An emotional Amy Griffith Hill struggled Monday to find the right words to describe what happened to her.
On a gloomy day when she was teaching her students about the importance of reading, the Oak Park Middle School teacher got a surprise visit from Decatur City Schools Superintendent Ed Nichols.
"I'm not Publishers Clearing House, but I want to say congratulations," Nichols said before telling Hill she had been selected as Decatur City Schools' Secondary Teacher of the Year.
With her students clapping and between hugs, the veteran teacher who is a cancer survivor finally said: "Wow. I was speechless for a while."
A similar scene happened 20 minutes earlier at Benjamin Davis Elementary, where Shelley Hughes was tapped as Elementary Teacher of the Year.
"We have a lot of good teachers in our system, and these are two of the best," Nichols said.
The two will represent Decatur City Schools in the state teacher-of-the year competition.
Hill, 46, thought her teaching career was coming to an end Feb. 27, 2004, when she walked out of Oak Park and went to a doctor's office.
"I was feeling so bad, had bruises all over my body and was exhausted," she said.
A hemotologist diagnosed her with cancer. The disease kept her out of the classroom for 18 months.
"I am forever grateful for what this community did for me and my family while I was out," she said, adding that she was accepting the award for all of those who helped her during her fight with cancer.
Hill continued: "The central office called almost every day, and teachers donated sick leave."
Oak Park Principal Ashley McIntyre called Hill a teacher's teacher.
"She cares about her students and is willing to go the extra mile to make sure they succeed," he said.
"She's also willing to do the same for this school and is a person I go to for advice."
Benjamin Davis Principal David Kross made similar comments about Hughes, a Decatur High graduate who has worked a little more than eight years for the school system.
"She has the unique ability to develop individualized plans for all her students," Kross said. "She builds on her students' strengths and works on their weaknesses."
Like Hill, Hughes, 47, also was emotional when Nichols told her about the award.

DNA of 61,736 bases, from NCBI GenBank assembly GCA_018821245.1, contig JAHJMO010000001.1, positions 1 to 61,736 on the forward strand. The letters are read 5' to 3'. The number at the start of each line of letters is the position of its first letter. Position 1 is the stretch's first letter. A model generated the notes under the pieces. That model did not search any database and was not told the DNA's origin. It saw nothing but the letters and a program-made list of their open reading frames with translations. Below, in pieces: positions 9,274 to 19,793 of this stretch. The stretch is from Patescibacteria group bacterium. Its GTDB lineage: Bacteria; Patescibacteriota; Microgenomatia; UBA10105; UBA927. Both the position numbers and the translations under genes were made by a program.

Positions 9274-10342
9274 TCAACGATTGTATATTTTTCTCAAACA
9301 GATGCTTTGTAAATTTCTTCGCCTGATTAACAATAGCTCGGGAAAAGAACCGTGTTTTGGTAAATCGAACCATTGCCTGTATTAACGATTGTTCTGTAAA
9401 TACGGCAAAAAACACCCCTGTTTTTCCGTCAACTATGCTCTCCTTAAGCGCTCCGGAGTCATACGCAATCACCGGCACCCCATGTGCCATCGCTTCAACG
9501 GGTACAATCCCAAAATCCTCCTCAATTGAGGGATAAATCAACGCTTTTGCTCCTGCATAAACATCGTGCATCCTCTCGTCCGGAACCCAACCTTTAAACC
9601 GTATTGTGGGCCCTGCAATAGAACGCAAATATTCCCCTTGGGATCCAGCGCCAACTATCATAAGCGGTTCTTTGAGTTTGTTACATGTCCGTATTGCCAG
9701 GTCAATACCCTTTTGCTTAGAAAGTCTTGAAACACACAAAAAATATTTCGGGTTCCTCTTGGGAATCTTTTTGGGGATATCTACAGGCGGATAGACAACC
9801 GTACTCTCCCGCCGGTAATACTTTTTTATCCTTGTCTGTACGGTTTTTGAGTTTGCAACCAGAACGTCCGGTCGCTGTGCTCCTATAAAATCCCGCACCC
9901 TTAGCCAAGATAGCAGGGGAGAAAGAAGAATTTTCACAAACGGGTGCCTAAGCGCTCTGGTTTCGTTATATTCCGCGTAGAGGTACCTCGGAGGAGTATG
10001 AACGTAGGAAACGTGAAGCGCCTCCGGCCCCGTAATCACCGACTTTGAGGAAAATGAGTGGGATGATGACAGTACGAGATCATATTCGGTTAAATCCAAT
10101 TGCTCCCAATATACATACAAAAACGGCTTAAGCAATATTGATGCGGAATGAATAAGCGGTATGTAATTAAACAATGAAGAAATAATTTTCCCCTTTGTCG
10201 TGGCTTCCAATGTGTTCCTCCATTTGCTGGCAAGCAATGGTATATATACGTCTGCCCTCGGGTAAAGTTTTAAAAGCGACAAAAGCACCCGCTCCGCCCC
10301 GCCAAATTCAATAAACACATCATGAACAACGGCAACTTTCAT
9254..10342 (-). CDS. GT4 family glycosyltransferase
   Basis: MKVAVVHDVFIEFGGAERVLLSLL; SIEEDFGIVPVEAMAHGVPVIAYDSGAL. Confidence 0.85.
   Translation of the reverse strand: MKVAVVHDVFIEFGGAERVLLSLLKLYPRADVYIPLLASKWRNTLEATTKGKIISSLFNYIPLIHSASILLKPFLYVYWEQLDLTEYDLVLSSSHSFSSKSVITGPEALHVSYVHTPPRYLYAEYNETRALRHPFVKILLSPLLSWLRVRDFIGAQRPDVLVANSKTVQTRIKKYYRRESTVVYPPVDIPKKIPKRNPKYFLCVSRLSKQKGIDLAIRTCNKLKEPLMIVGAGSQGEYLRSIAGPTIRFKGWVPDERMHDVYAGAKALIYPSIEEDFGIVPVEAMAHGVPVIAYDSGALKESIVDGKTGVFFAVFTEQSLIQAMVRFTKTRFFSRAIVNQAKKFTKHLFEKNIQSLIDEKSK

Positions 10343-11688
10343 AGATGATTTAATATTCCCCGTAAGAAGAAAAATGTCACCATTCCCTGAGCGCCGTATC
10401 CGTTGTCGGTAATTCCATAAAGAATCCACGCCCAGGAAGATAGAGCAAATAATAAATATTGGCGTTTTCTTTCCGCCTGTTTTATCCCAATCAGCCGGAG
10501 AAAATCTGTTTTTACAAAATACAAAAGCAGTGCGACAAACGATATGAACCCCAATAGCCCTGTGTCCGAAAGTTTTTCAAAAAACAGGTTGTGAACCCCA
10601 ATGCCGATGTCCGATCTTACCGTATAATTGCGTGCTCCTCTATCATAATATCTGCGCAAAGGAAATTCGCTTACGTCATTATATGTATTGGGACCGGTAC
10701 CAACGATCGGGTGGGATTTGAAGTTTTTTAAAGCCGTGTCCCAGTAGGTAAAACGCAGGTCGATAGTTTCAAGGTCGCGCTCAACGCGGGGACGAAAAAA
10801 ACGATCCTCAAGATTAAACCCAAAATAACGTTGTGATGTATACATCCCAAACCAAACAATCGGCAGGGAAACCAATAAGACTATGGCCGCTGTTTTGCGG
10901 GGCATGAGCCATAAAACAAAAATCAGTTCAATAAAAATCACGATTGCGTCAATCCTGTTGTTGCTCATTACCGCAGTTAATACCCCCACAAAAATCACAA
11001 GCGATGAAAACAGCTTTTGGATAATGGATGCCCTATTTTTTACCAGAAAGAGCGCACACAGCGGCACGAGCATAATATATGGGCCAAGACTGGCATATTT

"I'm shocked, but this is awesome," she said.
Hughes said she knew from the time she was a fifth-grader that she wanted to teach. She said her family "moved across the railroad tracks" to near Eastwood Elementary School.
Hughes was a stranger in the school, but teacher Mary Francis Crawford "made me fall in love with school."
She said Crawford showed her attention she had never gotten from a teacher.
"She talked to me at recess, and that made me feel special," Hughes said. "She was also the first teacher I felt comfortable approaching."
After earning degrees in education from Alabama and UAB, Hughes worked eight years at a private school before getting a job at Walter Jackson Elementary. She came to Benjamin Davis in 2010.
Hill, a nationally board-certified teacher, has degrees from the University of North Alabama, Alabama and Alabama A&M.
She, too, grew up wanting to teach, but at one point in college wanted to become a missionary.
Hill said she realized that teaching and mission work is about the same because "you have to love working with kids to do either."
After her husband got a job with the Alabama Baptist Children's Home in Decatur, she got a job at Oak Park.
Family: Married with three children.
Current position: Second-grade teacher at Benjamin Davis Elementary.
Experience: Private school teacher for eight years; teacher in Decatur City Schools for eight years at Walter Jackson Elementary and Benjamin Davis Elementary.
Education: Bachelors of Science in education from the University of Alabama in 1988; Master of Arts in education from the University of Alabama-Birmingham in 1991.
Family: Married with two children.
Current position: Eighth-grade language arts teacher at Oak Park Middle School.
Experience: Taught English one year at private school; 23 years as language arts/reading teacher at Oak Park.
Education: Bachelor's degree in English from the University of North Alabama in 1987; master's degree in English education from UNA in 1989; Educational specialist degree from the University of Alabama in 2001; Reading specialist certificate from Alabama A&M University in 2002.
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